Why is Taiwan so important to Xi and the CCP?
Xi is very interested in Taiwan and has a deep understanding of the self-ruled island, which lies about 100 miles (161 kilometers) off the coast of southeastern China, across the Taiwan Strait.
Xi was once an active soldier in China’s People’s Liberation Army (PLA). After Xi left Tsinghua University in 1979, he first served as secretary in the Office of the Central Military Commission of the CCP. In 1983, Xi left the army to serve as secretary of the Party Committee in Zhengding county, Hebei Province. Two years later, he was transferred to Xiamen, Fujian Province as the deputy mayor. From then on, he began his 17-year political career in Fujian.
In public speeches, Xi stated that one of the signs of the re-emergence of the Chinese nation is the reunification of Taiwan. In his view, even if China becomes a dominant power as the second-largest economy and becomes a world power, without Taiwan unified into China, the CCP cannot be regarded as a success. In the eyes of second-generation Party leaders like Xi Jinping, Mao Zedong’s legacy was seizing the power of China and Deng Xiaoping’s legacy was leading China into a track of rapid economic growth. The legacy of the third generation must be to unify China. If Taiwan is not reunified with China, the legitimacy and historical status of the third generation of CCP leaders is at risk.
Preparing for War
Of course, real victory in war is never won in combat alone. Logistics, transportation, and internal control are also extremely important factors that lead to success in war operations. In these areas, the Chinese regime has also been busy making preparations.
Last year, the CCP began to purchase a large amount of grain, oil, and various minerals from overseas. Their behavior regarding the purchase of food raises serious concerns. The CCP officially claimed that China’s domestic grain output hit a record last year, and yet the government’s purchase of grain from overseas has increased by about two times.
There is also the problem of internal control.
Recently, news came out from Shanghai that all non-Shanghai residents entering Shanghai must register within 24 hours, or else offenders would be fined 5,000 yuan. The function of the city is trading.
As China’s largest city, Shanghai is also China’s largest commercial trading center. Commercial transactions mean a large number of migrants, so almost everyone is troubled by Shanghai’s policy that all non-Shanghai residents, even Chinese citizens, must register to enter the large city.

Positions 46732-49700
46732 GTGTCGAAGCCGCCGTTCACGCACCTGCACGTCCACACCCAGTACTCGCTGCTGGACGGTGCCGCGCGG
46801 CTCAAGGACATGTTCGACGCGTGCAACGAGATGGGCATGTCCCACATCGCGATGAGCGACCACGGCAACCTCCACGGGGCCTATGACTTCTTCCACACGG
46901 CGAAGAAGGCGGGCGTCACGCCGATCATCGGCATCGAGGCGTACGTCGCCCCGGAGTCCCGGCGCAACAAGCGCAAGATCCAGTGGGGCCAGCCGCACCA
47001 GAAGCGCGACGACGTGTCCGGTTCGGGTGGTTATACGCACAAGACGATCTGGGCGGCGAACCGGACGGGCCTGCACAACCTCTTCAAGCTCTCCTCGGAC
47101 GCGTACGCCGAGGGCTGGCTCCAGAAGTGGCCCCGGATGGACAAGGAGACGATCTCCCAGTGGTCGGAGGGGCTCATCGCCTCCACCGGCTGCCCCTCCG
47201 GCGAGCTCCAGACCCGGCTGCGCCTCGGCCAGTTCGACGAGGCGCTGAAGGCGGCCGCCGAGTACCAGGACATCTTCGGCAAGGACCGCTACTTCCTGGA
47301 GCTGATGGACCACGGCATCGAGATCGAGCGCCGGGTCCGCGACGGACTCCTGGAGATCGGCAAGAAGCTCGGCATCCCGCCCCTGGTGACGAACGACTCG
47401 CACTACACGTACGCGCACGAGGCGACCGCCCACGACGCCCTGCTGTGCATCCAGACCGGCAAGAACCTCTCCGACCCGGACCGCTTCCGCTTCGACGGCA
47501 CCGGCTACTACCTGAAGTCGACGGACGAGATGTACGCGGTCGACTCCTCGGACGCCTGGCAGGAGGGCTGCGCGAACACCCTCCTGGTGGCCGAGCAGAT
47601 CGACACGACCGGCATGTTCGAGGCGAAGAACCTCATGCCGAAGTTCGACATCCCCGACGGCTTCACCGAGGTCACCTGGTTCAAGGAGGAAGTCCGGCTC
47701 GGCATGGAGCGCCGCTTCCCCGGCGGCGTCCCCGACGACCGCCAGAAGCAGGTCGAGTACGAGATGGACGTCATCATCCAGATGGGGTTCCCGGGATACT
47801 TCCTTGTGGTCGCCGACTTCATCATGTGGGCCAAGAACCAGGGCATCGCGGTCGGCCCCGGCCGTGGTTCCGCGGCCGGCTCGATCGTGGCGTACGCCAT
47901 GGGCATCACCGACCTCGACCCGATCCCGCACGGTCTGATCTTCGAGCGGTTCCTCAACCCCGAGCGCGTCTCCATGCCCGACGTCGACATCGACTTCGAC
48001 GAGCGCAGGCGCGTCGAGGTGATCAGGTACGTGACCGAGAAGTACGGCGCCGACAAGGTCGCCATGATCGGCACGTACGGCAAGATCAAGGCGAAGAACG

However, considered from the perspective of war or a pre-war preparation period, it becomes reasonable. If the CCP attacks Taiwan, it is very likely to launch a missile raid on Taiwan’s cities, and Taiwan will take countermeasures. In addition to military goals, once the war escalates, Shanghai is likely to become a target. It is estimated that other cities in East China and South China, especially those with important traffic routes, will not be spared.
Therefore, judging from these superficial signs, the CCP has already made or is making preparations for a large-scale attack on Taiwan.
In the past two years, the United States’s cooperation with the Taiwanese military has been an excuse for the CCP’s war preparations, which have been proceeding at an accelerated pace. At present, the U.S. Asia-Pacific NATO has not yet taken shape, and a large number of advanced weapons sold to Taiwan have not yet arrived for deployment. It will take about five to six years for the entire United States to complete its deployment to Taiwan. This is why senior U.S. generals worry that the CCP will attack Taiwan within six years.
For the CCP, these six years are a precious window of time. China may lose the opportunity to control Taiwan if the following events occur: mainland China’s economic growth slows down; China’s military technology development begins to lag; China is contained by the United States and its allies such as Japan, South Korea, India, and Australia.
If the CCP is inclined to take risks, it may take Taiwan by force in the next one to two years, while the window of opportunity has not yet closed. Otherwise, the opportunity may be lost forever for this third generation of Chinese Communist Party officials.
Alexander Liao is a columnist and journalist in research on international affairs in the United States, China, and Southeast Asia. He has published a large number